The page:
I got a map which is loaded perfectly and now I want to load its custom radar. What are sections and regions of map? How can I trace the section and region of a location?
« on April 20th, 2019, 06:52 AM »
The entirety of the map with all 64 PNGs (00 to 63) equates to a resolution of 1024x1024, that means the map is divided into 8 rows and 8 columns (at 128x128 resolution). So from the top of the map to the bottom:
1st row - 00 to 07
2nd row - 08 to 15
3rd row - 16 to 23
4th row - 24 to 31
5th row - 32 to 39
6th row - 40 to 47
7th row - 48 to 55
8th row - 56 to 63
Now with your image editor of choice (I use GIMP), if you grid the image with rulers into 8 equal parts on the x and the y axis, the full map is now setup to have each of these individual sections. A result like this:
That would give you a general idea of the positioning of where you want to be. Now for the accuracy to get things exact (involves some maths):
The landscape of Vice City is 3900 m x 3900 m (in game units), with the coordinate range setup a specific way for the x and y axis:
X axis = -2350 to 1550
Y axis = -1950 to 1950
Whatever object you look at in Moo Mapper or MEd or KEd, the coordinates of the object will always fall within those X and Y boundaries. Anything that exceeds those boundaries is not on the map, it will be shown in-game but it cannot be accessed by the player. How you would translate this onto the map you're drawing is as follows:
1. Get the coordinate of whatever object you're referencing
- for example sake, let's say the ingame object has a coordinate of 540, 260
2. Calculate the position of the object in percentage
- This is the make or break step that determines whether things will work out moving forward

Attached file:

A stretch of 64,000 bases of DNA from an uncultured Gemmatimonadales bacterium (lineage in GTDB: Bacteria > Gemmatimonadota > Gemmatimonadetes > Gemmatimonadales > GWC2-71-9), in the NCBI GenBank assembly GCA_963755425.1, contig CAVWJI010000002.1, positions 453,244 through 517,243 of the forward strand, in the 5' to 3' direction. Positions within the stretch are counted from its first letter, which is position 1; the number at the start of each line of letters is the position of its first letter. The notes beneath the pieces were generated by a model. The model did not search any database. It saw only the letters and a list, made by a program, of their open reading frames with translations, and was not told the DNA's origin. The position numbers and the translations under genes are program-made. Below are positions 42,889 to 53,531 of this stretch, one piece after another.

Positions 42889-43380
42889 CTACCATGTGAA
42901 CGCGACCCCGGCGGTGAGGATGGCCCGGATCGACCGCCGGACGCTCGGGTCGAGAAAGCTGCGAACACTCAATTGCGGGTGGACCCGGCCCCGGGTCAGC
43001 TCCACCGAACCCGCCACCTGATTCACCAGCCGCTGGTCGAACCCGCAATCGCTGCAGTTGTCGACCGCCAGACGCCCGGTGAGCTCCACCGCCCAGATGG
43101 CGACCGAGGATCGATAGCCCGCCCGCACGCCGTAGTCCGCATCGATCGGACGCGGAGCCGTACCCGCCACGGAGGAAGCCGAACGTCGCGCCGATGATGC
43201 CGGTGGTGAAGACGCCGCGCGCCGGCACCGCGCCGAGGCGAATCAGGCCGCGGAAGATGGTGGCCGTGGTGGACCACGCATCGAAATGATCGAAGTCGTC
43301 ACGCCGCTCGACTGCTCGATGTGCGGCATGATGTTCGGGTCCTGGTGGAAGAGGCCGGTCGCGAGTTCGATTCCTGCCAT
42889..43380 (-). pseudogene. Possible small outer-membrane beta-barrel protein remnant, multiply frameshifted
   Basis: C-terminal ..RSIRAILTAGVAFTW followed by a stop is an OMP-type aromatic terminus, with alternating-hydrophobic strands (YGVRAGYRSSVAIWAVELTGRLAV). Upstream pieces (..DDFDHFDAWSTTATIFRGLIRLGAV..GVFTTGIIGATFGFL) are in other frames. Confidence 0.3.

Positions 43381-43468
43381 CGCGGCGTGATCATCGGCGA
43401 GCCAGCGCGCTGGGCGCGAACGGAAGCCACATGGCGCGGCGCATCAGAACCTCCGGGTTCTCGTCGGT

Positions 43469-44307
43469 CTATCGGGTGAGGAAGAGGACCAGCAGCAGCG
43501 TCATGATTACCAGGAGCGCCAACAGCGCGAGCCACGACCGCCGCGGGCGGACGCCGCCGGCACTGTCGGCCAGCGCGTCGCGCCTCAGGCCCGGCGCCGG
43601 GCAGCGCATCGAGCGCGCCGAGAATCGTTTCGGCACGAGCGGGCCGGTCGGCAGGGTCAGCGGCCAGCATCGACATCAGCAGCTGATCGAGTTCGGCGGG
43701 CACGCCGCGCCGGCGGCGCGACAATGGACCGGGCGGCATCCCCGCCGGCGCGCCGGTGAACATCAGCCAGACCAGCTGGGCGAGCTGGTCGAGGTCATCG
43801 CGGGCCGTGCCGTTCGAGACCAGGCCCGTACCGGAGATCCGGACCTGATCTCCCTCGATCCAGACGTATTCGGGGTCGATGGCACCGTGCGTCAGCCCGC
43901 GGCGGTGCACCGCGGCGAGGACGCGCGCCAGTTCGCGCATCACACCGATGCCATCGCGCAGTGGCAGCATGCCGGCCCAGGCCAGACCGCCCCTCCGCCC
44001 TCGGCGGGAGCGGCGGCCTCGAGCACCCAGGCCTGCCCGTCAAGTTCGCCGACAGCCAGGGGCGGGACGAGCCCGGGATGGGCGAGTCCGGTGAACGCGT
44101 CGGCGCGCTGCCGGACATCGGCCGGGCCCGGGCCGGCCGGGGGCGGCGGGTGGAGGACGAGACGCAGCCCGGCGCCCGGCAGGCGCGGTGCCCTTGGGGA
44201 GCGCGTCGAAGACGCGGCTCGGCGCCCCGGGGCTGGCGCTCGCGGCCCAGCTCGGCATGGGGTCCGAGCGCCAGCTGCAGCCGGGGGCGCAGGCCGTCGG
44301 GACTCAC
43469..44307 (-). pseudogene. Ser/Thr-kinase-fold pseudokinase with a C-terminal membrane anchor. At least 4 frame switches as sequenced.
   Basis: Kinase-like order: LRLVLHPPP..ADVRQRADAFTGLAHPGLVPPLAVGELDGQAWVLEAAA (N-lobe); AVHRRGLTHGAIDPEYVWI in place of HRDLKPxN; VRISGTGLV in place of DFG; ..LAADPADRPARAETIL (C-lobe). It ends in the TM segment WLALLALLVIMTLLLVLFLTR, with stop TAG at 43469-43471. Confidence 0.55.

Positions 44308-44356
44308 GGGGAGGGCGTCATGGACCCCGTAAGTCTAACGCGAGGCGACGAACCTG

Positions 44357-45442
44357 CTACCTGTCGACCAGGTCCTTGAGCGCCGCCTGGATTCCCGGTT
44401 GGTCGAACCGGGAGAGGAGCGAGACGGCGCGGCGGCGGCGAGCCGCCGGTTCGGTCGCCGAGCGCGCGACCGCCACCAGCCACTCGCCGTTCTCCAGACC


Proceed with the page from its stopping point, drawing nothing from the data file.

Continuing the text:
To calculate the percentage properly, you need to regard the layout of the boundaries. The X axis starts at coordinate -2350, NOT 0. Therefore, you have to calculate that 540 coordinate in relation to -2350, the starting point, and the total range, which is 3900. Forget the ending point of the X axis (1550) for now, it only proves that the total range is 3900.
So, position in percentage (X axis):
[ object coordinate - starting point ] / 3900 x 100%
[ 540 - (-2350) ] / 3900 x 100%
2890 / 3900 x 100%
You do the same with the Y axis and its respective range and coordinates, so you should get:
[ 260 - (-1950) ] / 3900 x 100%
2210 / 3900 x 100%
3. Apply these percentages to the pixel coordinates of your image in your image editor
- This is the final step to draw the position accurately onto your radar map
You take the respective X and Y axis percentage value and multiply it against the respective X and Y axis full image resolution, which is 1024 x 1024, NOT the little radar squares from the grid which is 128x128. Don't care about them as yet.
So the position to draw the point is:
74.10% / 100% x 1024 (X axis) = 758.784 = 759 (rounded to the nearest whole number)
56.66% / 100% x 1024 (Y axis) = 580.1984 = 580 (rounded to the nearest whole number)
Remember to round the numbers as there is no decimal pixel
So in your image editor, looking at the status bar to check where your cursor is currently located across the image, you draw your point or representation you'd like of the object on the map at 759 ,580 of the image.
From this coordinate you can also deduce which of the 64 images would likely be the one to edit and replace. This is done by dividing the respective X and Y coordinate by 128 pixels. So with this example you would get:
759 / 128 = 5.93 (X axis = column)
580 / 128 = 4.53 (Y axis = row)
Now with these numbers you need to count correctly. Count the image spaces not the grid lines. You should therefore get that this image lies in the 4th row and is the 5th image.
So, using the table I gave at the start, the 4th row means images 24 to 31 are the options, the 5th image in that row, is image 28, so you would be editing and replacing radar28 from this example.
Hope this helps, and any further questions on the matter, feel free to ask
x = 1000
y = -1000